Bart Geverts

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Embryonic stem (ES) cells are able to grow indefinitely (self-renewal) and have the potential to differentiate into all adult cell types (pluripotency). The regulatory network that controls pluripotency is well characterized, whereas the molecular basis for the transition from self-renewal to the differentiation of ES cells is much less understood, although(More)
Protein ubiquitination is critical for numerous cellular functions, including DNA damage response pathways. Histones are the most abundant monoubiquitin conjugates in mammalian cells; however, the regulation and the function of monoubiquitinated H2A (uH2A) and H2B (uH2B) remain poorly understood. In particular, little is known about mammalian(More)
To investigate how the nucleotide excision repair initiator XPC locates DNA damage in mammalian cell nuclei we analyzed the dynamics of GFP-tagged XPC. Photobleaching experiments showed that XPC constantly associates with and dissociates from chromatin in the absence of DNA damage. DNA-damaging agents retard the mobility of XPC, and UV damage has the most(More)
Damage DNA binding protein 2 (DDB2) has a high affinity for UV-damaged DNA and has been implicated in the initial steps of global genome nucleotide excision repair (NER) in mammals. DDB2 binds to CUL4A and forms an E3 ubiquitin ligase. In this study, we have analyzed the properties of DDB2 and CUL4A in vivo. The majority of DDB2 and CUL4A diffuse in the(More)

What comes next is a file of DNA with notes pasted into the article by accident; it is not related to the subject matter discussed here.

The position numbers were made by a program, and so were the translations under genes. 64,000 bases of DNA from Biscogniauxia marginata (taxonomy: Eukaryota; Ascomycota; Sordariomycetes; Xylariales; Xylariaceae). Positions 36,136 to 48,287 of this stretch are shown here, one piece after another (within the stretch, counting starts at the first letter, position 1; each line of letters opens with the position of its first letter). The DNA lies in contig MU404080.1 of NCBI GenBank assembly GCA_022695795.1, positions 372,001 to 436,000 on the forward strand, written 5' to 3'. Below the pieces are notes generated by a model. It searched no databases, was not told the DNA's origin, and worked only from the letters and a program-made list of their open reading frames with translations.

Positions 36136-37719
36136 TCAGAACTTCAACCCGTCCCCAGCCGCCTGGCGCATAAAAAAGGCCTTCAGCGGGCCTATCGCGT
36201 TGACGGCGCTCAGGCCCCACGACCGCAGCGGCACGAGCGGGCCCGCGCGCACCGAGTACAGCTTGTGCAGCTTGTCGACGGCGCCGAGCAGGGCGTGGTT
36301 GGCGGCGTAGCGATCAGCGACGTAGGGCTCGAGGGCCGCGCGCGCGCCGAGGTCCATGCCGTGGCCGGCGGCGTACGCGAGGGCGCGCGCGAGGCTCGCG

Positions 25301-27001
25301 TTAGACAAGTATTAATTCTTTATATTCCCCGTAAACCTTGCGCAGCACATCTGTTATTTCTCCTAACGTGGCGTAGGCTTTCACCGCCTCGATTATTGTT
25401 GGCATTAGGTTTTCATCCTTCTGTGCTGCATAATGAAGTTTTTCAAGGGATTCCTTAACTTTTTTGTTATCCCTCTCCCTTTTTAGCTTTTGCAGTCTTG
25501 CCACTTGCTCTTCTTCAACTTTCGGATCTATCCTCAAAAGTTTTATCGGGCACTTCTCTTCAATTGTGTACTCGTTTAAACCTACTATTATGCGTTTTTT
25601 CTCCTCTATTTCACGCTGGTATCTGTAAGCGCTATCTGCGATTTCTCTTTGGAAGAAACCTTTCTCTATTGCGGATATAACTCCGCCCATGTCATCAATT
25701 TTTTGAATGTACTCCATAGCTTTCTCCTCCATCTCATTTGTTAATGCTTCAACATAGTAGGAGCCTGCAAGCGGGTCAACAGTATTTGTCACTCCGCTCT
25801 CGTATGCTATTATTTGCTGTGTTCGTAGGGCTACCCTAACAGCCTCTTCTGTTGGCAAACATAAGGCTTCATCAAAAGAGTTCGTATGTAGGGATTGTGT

The androgen receptor (AR) is a member of the steroid receptor family, a group of transcription factors that activate steroid-regulated genes. Live cell studies of several steroid receptors have shown that the mobility of the liganded receptor is strongly reduced compared to the unliganded receptor. To investigate the nature of this reduced mobility, we(More)
To maintain genome integrity, eukaryotic cells initiate DNA replication once per cell cycle after assembling prereplicative complexes (preRCs) on chromatin at the end of mitosis and during G1. In S phase, preRCs are disassembled, precluding initiation of another round of replication. Cdt1 is a key member of the preRC and its correct regulation via(More)
Proteins involved in chromatin-interacting processes, like gene transcription, DNA replication, and DNA repair, bind directly or indirectly to DNA, leading to their immobilisation. However, to reach their target sites in the DNA the proteins have to somehow move through the nucleus. Fluorescence recovery after photobleaching (FRAP) has been shown to be a(More)
Recent advances in live cell imaging have provided a wealth of data on the dynamics of transcription factors. However, a consistent quantitative description of these dynamics, explaining how transcription factors find their target sequences in the vast amount of DNA inside the nucleus, is still lacking. In the present study, we have combined two(More)
Fluorescent protein labelling, as well as impressive progress in live cell imaging have revolutionised the view on how essential nuclear functions like gene transcription regulation and DNA repair are organised. Here, we address questions like how DNA-interacting molecules find and bind their target sequences in the vast amount of DNA. In addition, we(More)
Gene transcription in mammalian cells is a dynamic process involving regulated assembly of transcription complexes on chromatin in which the TATA-binding protein (TBP) plays a central role. Here, we investigate the dynamic behaviour of TBP by a combination of fluorescence recovery after photobleaching (FRAP) and biochemical assays using human cell lines of(More)